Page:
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Brachypodium distachyon

Brachypodium distachyon, Inbred line Bd21-3; 28-day old plants; plant height 15 cm (*)

Classification System: APG IV

Superregnum: Eukaryota
Regnum: Plantae
Cladus: Angiosperms
Cladus: Monocots
Cladus: Commelinids
Ordo: Poales

Familia: Poaceae
Subfamilia: Pooideae
Tribus: Brachypodieae
Genus: Brachypodium
Species: Brachypodium distachyon

Brachypodium distachyon (L.) P.Beauv.

Essai d'une Nouvelle Agrostographie; ou Nouveaux Genres des Graminées; Avec Figures Représentant les Caractéres de tous le Genres. Imprimerie de Fain. Paris 101, 155, 180. 1812
USDA, ARS, Germplasm Resources Information Network. Brachypodium distachyon in the Germplasm Resources Information Network (GRIN), U.S. Department of Agriculture Agricultural Research Service. Accessed: 07-Oct-06.

Vernacular names
suomi: Aroluste

Brachypodium distachyon, commonly called purple false brome[1] or stiff brome,[2] is a grass species native to southern Europe, northern Africa and southwestern Asia east to India. It is related to the major cereal grain species wheat, barley, oats, maize, rice, rye, sorghum, and millet. It has many qualities that make it an excellent model organism for functional genomics research in temperate grasses, cereals, and dedicated biofuel crops such as switchgrass. These attributes include small genome (~270 Mbp) diploid accessions, a series of polyploid accessions, a small physical stature, self-fertility, a short lifecycle, simple growth requirements, and an efficient transformation system. The genome of Brachypodium distachyon (diploid inbred line Bd21) has been sequenced and published in Nature in 2010.[3]

Model organism

Although Brachypodium distachyon has little or no direct agricultural significance, it has several advantages as an experimental model organism for understanding the genetic, cellular and molecular biology of temperate grasses. The relatively small size of its genome makes it useful for genetic mapping and sequencing. In addition, only ~21% of the Brachypodium genome consists of repetitive elements, compared to 26% in rice and ~80% in wheat, further simplifying genetic mapping and sequencing.[3] At about 272 million base pairs and with five chromosomes, it has a small genome for a grass species. Brachypodium distachyon's small size (15–20 cm) and rapid life cycle (eight to twelve weeks) are also advantageous for research purposes.[4] For early-flowering accessions it can take as little as three weeks from germination to flower (under an appropriate inductive photoperiod). The small size of some accessions makes it convenient for cultivation in a small space. As a weed it grows easily without specialized growing conditions.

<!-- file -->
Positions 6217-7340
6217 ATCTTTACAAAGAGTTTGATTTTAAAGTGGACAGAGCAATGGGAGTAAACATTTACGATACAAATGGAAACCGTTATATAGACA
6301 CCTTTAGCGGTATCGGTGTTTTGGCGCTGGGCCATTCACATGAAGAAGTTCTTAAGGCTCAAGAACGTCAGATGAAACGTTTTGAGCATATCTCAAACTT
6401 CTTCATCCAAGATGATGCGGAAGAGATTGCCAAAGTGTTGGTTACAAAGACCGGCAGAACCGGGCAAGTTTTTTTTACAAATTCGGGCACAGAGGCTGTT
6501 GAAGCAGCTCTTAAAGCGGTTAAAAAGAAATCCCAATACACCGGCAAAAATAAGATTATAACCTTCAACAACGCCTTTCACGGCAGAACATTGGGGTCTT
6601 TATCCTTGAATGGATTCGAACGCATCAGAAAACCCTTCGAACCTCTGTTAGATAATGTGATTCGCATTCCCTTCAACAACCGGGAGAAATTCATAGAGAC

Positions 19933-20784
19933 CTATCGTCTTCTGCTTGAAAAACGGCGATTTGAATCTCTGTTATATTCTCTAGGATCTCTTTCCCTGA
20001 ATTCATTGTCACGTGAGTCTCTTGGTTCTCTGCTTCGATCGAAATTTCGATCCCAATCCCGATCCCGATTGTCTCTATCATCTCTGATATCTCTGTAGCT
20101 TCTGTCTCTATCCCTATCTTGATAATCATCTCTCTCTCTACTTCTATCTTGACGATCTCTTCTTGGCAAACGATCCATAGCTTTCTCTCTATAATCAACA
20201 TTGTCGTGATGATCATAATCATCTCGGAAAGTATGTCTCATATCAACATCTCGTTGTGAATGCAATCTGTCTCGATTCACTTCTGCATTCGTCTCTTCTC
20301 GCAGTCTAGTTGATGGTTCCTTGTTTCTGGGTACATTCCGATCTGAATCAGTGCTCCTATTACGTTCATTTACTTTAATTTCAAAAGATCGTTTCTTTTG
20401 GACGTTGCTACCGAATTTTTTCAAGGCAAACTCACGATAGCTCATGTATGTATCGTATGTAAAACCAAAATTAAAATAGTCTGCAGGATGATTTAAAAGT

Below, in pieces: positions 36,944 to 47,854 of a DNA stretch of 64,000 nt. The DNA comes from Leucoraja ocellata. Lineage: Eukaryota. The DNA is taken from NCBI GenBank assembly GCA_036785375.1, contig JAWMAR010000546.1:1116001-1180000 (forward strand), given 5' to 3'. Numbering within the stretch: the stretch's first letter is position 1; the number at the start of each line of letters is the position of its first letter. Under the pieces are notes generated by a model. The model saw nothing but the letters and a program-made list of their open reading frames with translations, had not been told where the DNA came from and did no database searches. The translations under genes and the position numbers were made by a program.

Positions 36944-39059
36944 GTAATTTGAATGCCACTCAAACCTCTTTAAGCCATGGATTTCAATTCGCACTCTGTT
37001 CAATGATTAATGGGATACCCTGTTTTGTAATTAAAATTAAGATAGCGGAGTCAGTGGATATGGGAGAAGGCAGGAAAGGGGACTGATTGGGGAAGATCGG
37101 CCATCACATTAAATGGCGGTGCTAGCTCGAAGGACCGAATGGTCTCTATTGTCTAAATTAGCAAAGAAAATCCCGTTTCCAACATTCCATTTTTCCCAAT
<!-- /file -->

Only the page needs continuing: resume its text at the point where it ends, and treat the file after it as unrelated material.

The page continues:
This Brachypodium is emerging as a powerful model with a growing research community. The International Brachypodium Initiative (IBI) held its first genomics meeting and workshop at the PAG XIV conference in San Diego, California, in January 2006. The goal of the IBI is to promote the development of B. distachyon as a model system and will develop and distribute genomic, genetic, and bioinformatics resources such as reference genotypes, BAC libraries, genetic markers, mapping populations, and a genome sequence database. Recently, efficient Agrobacterium-mediated transformation systems have been developed for a range of Brachypodium genotypes,[5][6][7] enabling the development of T-DNA mutant collections.[6][8][9] The characterization and distribution of T-DNA insertion lines has been initiated to facilitate the understanding of gene function in grasses.[10]

By now, Brachypodium distachyon has established itself as an important tool for comparative genomics.[11] It is now emerging as a model for crop plant disease, facilitating the model-to-crop transfer of knowledge on disease resistance.[12] Brachypodium distachyon is also becoming a useful model system for studies of evolutionary developmental biology, in particular to contrast molecular genetic mechanisms with dicotyledon model systems, notably Arabidopsis thaliana.[13] The finding of higher genetic diversity in eastern Iberian populations occurring in basic soils suggests that these populations can be better adapted than those occurring in western areas of the Iberian Peninsula where the soils are more acidic and accumulate toxic Al ions.[14]